Social interactionist theory

Social Interactionist Theory is number of proven hypotheses of language acquisition methods in which a variety of its forms including written, spoken, or visual as a social tool consisting of a complex system of symbols and rules on the question of language acquisition and development—the compromise between “nature” and “nurture” is the “Interactionist” approach which demands a particular type of syntagma in recognizing that many factors influence language development. >

Interactionist/Transactional Theory
So far we have discussed two divergent ends of the nature-nurture continuum of language development. The behaviorist theory emphasizes the role of the environment in learning language whereas the innate theory focuses on internal biological capacities for language acquisition. A compromise between these two perspectives is the social interactionist theory (Bohannon & Warren-Leubecker, 1989). By merging the nature-nurture theories, the social interactionists view language development as a product of both nature and nurture. In other words, a child´s language is developed through the interaction of her biological make-up and the impact of her environment (Polloway, Miller, & Smith, 2004). More specifically, this theory emphasizes the social or pragmatic function of language development.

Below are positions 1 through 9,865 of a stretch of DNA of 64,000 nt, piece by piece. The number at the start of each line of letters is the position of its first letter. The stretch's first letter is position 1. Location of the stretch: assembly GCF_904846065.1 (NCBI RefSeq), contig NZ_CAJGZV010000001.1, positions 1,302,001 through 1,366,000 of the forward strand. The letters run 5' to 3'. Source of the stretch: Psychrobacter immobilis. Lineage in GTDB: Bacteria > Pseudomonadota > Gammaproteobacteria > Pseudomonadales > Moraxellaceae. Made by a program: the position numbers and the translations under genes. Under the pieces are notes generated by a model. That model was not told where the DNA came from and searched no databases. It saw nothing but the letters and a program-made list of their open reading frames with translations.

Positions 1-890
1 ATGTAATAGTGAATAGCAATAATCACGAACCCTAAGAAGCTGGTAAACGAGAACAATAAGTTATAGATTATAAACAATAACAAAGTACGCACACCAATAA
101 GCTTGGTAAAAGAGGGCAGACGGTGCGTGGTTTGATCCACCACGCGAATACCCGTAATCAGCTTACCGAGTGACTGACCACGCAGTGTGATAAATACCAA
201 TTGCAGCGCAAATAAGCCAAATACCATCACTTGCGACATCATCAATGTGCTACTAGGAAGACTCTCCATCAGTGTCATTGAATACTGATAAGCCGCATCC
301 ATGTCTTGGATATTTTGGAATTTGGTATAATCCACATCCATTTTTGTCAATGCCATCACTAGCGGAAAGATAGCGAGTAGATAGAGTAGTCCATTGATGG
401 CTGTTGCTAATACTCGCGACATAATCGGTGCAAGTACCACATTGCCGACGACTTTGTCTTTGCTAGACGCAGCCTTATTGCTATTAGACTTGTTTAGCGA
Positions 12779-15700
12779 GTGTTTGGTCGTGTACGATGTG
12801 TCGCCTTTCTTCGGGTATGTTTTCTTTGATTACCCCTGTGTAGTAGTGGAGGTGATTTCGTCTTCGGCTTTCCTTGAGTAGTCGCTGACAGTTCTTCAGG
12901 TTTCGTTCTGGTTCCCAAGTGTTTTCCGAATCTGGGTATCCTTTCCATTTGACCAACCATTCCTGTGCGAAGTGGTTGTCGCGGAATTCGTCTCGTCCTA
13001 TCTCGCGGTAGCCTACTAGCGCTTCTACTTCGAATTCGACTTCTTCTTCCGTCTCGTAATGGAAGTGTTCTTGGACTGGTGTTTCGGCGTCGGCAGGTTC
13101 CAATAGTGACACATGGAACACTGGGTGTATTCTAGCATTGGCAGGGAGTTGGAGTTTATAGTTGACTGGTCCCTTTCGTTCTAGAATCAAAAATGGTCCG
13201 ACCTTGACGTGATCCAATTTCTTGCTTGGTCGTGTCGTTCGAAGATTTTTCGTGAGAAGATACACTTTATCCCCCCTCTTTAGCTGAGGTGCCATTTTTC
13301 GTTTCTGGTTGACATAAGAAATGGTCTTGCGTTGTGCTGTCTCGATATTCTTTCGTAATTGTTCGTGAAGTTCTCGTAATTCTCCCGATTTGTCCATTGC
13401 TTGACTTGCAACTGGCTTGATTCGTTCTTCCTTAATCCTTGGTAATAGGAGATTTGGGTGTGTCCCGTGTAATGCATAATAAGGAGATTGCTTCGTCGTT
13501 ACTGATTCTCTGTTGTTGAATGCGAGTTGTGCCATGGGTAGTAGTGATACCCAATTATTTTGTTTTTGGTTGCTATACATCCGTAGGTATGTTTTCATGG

According to supporters of the social interaction theory, therefore, infants begin to develop language through social interactions with their caregivers. In fact, much of the child´s purposes for learning language are socially related. From the time they are born, infants influence the behaviors of their caretakers with their crying, body gestures, and facial expressions. Parents and caretakers in turn respond to these communicative actions with verbal language, establishing the roots for future language development. When the child begins to produce verbal language sounds, the adult responds with more complex forms. Then the child imitates the more complex form, and so on. For example, a child points to a cookie jar and says, “Cookie.” Her father responds, “Cookie? Do you want a cookie? What do you say?” The child smiles and says, “cookie, peas,” which is rewarded with her father giving her a cookie. In this cyclical pattern, children learn more complicated and sophisticated language forms and the corresponding social skills (Hulit & Howard, 1998). We will return to this theory in future lessons when we discuss communication and methods for intervention. >


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